The metal sulfide samples were prepared by the hydrothermal method [18]. In a typical procedure, 5 mL deionized water and 20 mL ethyl alcohol were stirred at room temperature for 0.5 h. Different metal salts (Co(NO3)3·6H2O, 1.46 g; Zn(CH3COO)2, 0.92 g; Bi(NO3)3·5H2O, 1.62 g) and thiourea ((NH4)2S, 0.38 g), which were used as the Co, Zn, Bi, and S precursors, were added to the above solution. The mixture was continuously stirred for 0.5 h and ultrasonicated for 0.5 h to obtain a well-mixed solution. The mixture was then transferred to a Teflon-lined autoclave and heated at 180°C for 12 h. The resulting precipitate was collected by centrifugation and washed successively with distilled water and ethanol three times to remove unbound impurities. It was then dried at 60°C in air for 12 h and ground for 1 h.

The metal sulfide-loaded TiO2 samples were prepared by the hydrothermal method [19]. In a typical procedure, different amounts of CoS powder were dissolved in 1 mL tetrabutyl titanate and 5 mL ethyl alcohol, and the mixture was stirred at room temperature for 0.5 h. Then, 20 mL deionized water and ammonia water (to adjust pH = 10) were added to the above solution. The solution was continuously stirred for 0.5 h and ultrasonicated for 0.5 h to achieve a well-mixed solution. The mixture was then transferred to a Teflon-lined autoclave and heated at 180°C for 12 h. The resulting precipitate was collected by centrifugation and washed successively with distilled water and ethanol three times to remove unbound impurities. The product was then dried at 60°C in air for 12 h and ground for 1 h and labeled as CoS/TiO2.

The procedure for the preparation of TiO2, ZnS/TiO2, and Bi2S3/TiO2 was the same as that for CoS/TiO2, except for the different precursors.

2.2. Characterization of Catalysts

The phase compositions of the samples were determined from their XRD patterns, which were obtained using an X’Pert X-ray diffractometer (PANalytical, Netherlands) using Cu Kα radiation ( nm) at a scan rate of 2°/min from 20° to 80° (). The accelerating voltage and applied current were 40 kV and 30 mA, respectively [20].

The micro structures of the samples were determined using SEM images obtained at an accelerating voltage of 20 kV using a ZEISS SIGMA instrument.

The UV–vis diffuse reflection spectra (DRS) were recorded using a Varian Cary 500 Scan UV–vis–NIR spectrometer with BaSO4 as the reference sample. The reflectance spectra were transformed into absorption intensity by using Kubelka-Munk method.

2.3. Catalytic Performance

The photocatalytic reactions were carried out in a sealed quartz tube reactor (volume, 25 mL). The light source was a 300 W Xe lamp. The solid catalyst powder (25 mg) was ultrasonically dispersed in 5.0 mL of mixed solution containing 76 wt% CH3OH and 24 wt% H2O. Then, the reactor was evacuated and filled with high-purity (99.999%) nitrogen. The photocatalytic reaction was carried out at room temperature for 12 h. After the reaction, the liquid products were analyzed by high-performance liquid chromatography (HPLC, Shimadzu LC-20A) with both refractive index and UV detectors. The stationary phase was a Shodex SUGARSH-1011 column (8 × 300 mm) and the mobile phase was a dilute H2SO4 aqueous solution. H2 contents were analyzed by an Agilent Micro GC3000 equipped with a molecular sieve 5A column and a high-sensitivity thermal conductivity detector [21].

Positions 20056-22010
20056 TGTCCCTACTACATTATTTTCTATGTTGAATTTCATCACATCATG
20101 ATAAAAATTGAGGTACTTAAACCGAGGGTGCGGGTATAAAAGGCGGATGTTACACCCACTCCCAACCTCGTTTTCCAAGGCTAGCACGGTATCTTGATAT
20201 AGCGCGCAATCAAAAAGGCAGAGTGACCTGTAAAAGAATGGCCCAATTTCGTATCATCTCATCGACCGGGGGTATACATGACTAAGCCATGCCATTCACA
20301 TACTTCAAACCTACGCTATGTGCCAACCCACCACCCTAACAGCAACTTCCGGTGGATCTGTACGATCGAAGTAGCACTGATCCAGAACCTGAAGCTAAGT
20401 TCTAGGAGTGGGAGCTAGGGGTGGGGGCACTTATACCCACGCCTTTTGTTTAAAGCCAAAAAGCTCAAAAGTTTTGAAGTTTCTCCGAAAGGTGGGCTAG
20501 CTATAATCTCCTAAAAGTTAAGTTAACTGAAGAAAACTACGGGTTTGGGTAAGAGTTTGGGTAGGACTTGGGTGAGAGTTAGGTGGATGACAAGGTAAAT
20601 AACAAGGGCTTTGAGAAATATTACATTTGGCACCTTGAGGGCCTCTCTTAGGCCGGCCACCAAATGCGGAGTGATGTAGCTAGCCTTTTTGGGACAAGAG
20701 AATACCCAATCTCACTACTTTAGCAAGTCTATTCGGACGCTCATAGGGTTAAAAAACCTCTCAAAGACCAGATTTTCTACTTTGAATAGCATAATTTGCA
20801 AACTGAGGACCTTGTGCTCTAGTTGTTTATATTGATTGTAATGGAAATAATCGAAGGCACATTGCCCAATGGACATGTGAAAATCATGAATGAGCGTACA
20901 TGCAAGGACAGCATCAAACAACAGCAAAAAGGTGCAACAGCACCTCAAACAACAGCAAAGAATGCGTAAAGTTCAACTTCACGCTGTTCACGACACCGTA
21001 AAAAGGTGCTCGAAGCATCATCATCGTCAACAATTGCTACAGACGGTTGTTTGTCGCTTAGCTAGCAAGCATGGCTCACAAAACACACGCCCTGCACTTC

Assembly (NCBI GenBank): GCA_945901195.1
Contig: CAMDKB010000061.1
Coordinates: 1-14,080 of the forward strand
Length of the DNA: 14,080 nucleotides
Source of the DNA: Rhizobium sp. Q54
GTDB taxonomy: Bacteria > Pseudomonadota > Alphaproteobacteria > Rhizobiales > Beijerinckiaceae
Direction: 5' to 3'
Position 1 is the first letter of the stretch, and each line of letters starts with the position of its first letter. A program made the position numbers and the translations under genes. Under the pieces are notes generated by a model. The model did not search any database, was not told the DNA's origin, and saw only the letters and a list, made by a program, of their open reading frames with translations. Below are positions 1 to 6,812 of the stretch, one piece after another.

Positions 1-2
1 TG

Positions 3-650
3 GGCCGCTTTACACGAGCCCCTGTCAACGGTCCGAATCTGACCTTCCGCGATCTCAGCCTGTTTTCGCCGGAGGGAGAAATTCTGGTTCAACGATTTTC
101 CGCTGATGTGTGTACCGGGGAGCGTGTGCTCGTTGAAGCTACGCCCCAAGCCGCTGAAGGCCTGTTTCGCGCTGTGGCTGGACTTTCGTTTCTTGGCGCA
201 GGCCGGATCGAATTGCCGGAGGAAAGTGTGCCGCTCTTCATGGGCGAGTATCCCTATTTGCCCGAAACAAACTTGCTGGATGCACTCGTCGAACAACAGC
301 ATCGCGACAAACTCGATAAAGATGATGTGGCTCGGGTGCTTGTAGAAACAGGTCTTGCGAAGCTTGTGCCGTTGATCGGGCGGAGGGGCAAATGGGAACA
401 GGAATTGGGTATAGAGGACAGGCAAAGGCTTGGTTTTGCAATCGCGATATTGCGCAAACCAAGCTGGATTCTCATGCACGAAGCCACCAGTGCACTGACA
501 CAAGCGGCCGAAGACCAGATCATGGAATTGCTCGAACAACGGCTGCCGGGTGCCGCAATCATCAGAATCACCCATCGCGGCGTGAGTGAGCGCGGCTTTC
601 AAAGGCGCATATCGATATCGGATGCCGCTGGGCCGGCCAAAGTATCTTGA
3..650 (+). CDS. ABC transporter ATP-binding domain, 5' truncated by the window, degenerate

3. Results and Discussion

3.1. Characterization of the Samples

The crystalline phases of the samples were characterized by their XRD patterns. Figure 1 shows the XRD patterns of CoS/TiO2, ZnS/TiO2, and Bi2S3/TiO2 nanoparticles. For all the samples, the peaks at , 37.6°, 48.0°, 53.8°, 55.0°, and 62.7° can be attributed to the typical anatase phase of TiO2 (JCPDS: 21–1272) [22]. The XRD patterns show that the loading of metal sulfide nanoparticles did not change the crystal structure of TiO2. The peaks at and 29.9° with low intensity can be attributed to CoS [23]. The peak at with a low intensity is due to ZnS [24]. The peaks at , 29.3°, and 32.5° with low intensity can be attributed to Bi2S3 [25].

Figure 1: XRD patterns of CoS/TiO2, ZnS/TiO2, and Bi2S3/TiO2.
3.2. UV–Vis Diffuse Reflection Spectra (DRS)

Figure 2 shows the DRS of TiO2, CoS/TiO2, ZnS/TiO2, and Bi2S3/TiO2 samples. It can be observed from the spectra that the metal sulfide-loaded TiO2 samples have enhanced absorption in the visible-light region compared to pure TiO2. Specifically, CoS/TiO2 showed stronger absorption than ZnS/TiO2 and Bi2S3/TiO2. Compared to pure TiO2 and metal sulfide-loaded TiO2, the broader absorption bands can be attributed to the type of loaded metal sulfide nanoparticles. The (ahv)1/2 vs (hv) spectra were obtained from the corresponding diffuse reflectance spectra by means of the Kubelka-Munk function [26]. Figure 3 shows the curves of (ahv)1/2 vs (hv) for the samples. By extrapolating the linear portion of the curves to (ahv)1/2 = 0, the values of TiO2, CoS/TiO2, ZnS/TiO2, and Bi2S3/TiO2 were determined to be 3.4 eV, 2.1 eV, 3.2 eV, and 2.4 eV, respectively. As a result, CoS/TiO2 has the largest visible light absorption capacity and the smallest band gap energy. This result is consistent with the fact that the increase in wavelength range of absorption edge in semiconductors is related to the decrease in optical absorption edge energy.

Figure 2: UV–vis DRS of the samples.
Figure 3: Plots of (ahv)1/2 vs (hv) for estimating optical band gaps of the samples.
3.3. Morphologies of Samples

SEM and EDX analyses of the samples were carried out to determine the morphologies, polycrystalline structure, and elemental composition of the samples. The SEM images of 20 wt% CoS/TiO2, 40 wt% CoS/TiO2, and 60 wt% CoS/TiO2 samples are presented in Figures 4(a)4(c), respectively. It can be seen in Figure 4(a) that most of the crystallites are spherical, and their morphologies are almost the same. It can be seen in Figures 4(b) and 4(c) that the crystallite shape transforms from particles to platelets with increase in content of CoS. The SEM images indicate that 20 wt% CoS/TiO2 nanoparticles showed the best dispersion among all the samples. The EDX spectrum in Figure 4(d) for 20 wt% CoS/TiO2 sample shows the signals of Ti, O, Co, and S elements.